According to the Ministry of Commerce’s export data obtained by the Post yesterday, exports reached over $1.65 billion in the first three-month period this year, up from the goods exported during the same period last year, valued at $1.36 billion.

The revenue of exports including manufacturing products, milled rice and agro-industrial products such as cassava amounted to $289.2 million more than the first quarter of the previous year.

The figure was supported by a sharp rise of exports in agricultural products, which increased 41.52 per cent to $147.1 million in the first quarter of this year compared with $103.9 million in the same period last year.

The garment sector saw a 16 per cent increase in exports to $1.34 billion this year compared with last year’s $1.15 billion, according to the data.

Nguon Meng Tech, director general of the Cambodia Chamber of Commerce, attributed the garment sector’s success to long-term government support, and said the government’s policy helped attract investors to the country.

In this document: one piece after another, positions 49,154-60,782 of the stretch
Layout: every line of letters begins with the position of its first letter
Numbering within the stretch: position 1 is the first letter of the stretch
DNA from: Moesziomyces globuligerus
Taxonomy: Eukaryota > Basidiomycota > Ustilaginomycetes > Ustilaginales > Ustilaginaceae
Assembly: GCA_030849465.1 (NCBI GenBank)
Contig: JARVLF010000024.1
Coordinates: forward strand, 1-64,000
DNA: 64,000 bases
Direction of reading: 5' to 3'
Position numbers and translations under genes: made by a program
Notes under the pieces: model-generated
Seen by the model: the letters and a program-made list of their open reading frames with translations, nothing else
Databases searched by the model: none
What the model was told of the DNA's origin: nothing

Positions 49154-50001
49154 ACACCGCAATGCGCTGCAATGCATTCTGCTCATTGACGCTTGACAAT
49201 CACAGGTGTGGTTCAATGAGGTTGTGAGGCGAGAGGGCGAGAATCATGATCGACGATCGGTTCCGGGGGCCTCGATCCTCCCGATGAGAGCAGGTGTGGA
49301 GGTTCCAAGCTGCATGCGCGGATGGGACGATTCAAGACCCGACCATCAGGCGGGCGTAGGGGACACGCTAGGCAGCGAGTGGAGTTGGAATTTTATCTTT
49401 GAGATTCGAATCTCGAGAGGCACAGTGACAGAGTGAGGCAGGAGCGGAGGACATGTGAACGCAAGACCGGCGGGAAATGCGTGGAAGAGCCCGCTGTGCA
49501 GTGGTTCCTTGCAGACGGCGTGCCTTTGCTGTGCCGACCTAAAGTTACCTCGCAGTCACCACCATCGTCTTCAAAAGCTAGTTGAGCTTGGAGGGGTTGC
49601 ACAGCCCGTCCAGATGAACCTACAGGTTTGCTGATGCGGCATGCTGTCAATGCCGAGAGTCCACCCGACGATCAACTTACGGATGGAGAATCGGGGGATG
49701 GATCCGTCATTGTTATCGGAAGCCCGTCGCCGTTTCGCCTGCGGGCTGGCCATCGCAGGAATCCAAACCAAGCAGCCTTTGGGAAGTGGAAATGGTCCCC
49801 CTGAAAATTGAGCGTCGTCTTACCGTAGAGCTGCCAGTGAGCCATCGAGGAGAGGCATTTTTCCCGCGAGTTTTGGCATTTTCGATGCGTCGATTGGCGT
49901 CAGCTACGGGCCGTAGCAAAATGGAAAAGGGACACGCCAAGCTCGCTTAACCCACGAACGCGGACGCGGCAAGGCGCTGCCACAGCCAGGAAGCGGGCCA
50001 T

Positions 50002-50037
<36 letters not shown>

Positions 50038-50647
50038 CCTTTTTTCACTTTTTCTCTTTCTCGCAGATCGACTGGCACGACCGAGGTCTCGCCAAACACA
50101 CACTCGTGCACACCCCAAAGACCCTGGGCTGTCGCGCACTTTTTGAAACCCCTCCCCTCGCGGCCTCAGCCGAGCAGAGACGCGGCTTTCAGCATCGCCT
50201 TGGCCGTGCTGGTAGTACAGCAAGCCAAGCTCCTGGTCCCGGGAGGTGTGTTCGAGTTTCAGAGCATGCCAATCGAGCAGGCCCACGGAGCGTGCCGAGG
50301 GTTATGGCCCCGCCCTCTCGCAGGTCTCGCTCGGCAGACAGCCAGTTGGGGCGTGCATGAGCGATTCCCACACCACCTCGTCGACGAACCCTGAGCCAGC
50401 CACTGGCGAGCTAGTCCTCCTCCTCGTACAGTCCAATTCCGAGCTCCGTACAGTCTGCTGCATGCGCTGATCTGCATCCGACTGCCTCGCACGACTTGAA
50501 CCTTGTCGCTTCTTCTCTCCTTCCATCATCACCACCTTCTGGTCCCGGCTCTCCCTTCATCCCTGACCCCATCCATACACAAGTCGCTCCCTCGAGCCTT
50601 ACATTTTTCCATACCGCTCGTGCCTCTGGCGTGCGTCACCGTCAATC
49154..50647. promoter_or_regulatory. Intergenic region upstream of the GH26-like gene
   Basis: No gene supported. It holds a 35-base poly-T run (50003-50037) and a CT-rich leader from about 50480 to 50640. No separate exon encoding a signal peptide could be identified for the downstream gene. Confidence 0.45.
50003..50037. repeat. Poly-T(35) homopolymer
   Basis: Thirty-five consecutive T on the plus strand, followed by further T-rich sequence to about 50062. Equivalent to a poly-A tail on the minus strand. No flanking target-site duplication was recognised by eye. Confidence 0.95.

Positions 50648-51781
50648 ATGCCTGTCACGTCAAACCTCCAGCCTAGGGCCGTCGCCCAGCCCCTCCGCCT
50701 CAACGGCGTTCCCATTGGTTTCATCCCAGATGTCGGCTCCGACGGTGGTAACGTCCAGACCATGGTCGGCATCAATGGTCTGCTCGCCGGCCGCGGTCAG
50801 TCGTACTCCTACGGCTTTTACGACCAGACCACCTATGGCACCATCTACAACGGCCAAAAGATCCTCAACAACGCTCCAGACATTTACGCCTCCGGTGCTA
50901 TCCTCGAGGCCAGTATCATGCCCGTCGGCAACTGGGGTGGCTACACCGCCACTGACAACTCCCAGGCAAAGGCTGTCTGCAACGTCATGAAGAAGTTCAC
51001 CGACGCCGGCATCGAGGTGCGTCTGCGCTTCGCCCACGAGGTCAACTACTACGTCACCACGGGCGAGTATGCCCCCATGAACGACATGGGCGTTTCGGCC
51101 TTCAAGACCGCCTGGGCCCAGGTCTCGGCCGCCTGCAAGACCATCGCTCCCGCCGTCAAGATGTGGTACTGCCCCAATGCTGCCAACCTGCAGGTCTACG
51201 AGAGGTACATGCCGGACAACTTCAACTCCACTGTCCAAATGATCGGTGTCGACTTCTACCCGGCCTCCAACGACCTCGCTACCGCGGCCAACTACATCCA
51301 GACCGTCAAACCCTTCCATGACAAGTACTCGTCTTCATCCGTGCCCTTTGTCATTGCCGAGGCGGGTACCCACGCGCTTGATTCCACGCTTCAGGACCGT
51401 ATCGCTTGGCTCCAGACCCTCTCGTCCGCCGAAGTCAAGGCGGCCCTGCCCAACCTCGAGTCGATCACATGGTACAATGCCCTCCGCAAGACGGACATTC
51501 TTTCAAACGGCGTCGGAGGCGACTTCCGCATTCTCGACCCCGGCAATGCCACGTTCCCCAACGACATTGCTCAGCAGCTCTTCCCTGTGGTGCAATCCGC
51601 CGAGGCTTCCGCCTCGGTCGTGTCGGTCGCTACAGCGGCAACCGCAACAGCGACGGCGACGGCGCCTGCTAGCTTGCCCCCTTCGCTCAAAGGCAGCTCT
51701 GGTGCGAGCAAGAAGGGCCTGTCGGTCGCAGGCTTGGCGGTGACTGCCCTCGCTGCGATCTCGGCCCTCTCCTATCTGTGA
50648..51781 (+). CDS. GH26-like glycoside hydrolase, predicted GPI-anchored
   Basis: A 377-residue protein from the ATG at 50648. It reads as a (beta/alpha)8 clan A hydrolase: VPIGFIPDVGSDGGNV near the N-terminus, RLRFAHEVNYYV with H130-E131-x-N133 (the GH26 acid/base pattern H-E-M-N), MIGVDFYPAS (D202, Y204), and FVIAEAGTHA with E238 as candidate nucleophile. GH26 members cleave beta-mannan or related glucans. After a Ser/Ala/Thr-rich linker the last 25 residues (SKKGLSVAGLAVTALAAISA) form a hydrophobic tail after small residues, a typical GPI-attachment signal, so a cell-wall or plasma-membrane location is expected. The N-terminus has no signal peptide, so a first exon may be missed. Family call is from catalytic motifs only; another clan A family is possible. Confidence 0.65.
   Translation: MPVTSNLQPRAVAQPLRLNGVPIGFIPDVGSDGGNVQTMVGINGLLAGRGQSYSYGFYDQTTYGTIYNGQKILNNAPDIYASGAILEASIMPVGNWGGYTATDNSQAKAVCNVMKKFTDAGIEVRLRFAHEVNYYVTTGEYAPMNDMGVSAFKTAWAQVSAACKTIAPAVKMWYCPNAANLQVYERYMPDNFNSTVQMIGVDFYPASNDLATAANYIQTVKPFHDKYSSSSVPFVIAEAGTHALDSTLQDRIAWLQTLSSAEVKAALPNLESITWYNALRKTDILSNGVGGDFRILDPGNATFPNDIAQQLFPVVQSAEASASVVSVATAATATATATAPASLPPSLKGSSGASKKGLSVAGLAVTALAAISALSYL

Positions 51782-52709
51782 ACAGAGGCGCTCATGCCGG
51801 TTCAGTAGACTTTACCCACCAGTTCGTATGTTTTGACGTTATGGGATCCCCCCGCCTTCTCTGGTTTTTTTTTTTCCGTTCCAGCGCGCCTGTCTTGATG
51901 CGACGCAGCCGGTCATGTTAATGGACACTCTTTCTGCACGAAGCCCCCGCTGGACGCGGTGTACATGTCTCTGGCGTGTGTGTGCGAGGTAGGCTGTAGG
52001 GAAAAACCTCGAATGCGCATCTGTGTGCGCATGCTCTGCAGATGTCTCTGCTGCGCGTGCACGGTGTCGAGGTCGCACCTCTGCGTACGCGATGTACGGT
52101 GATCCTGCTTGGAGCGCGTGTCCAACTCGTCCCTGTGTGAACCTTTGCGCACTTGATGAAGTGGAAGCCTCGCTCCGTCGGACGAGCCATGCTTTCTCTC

“There is good potential for investors in Cambodia due to our political stability,” he said. “When we have more investment, we can create jobs for our people.”

He noted that while some investors were initially afraid of doing business in Cambodia, they were swayed when they saw the stability of Cambodia’s economy.

Another factor leading to export growth, Meng Tech said, was increased direct access to international markets, as Cambodian products had previously been primarily exported only to neighbouring countries before shipping internationally.

“Previously we sold paddy rice to Thailand and Vietnam, and now we mill by ourselves, so we take a lot of profits,” he said.

Chan Sophal, president of Cambodian Economist Association, said the figures were positive predictors for Cambodia’s economy in the coming year.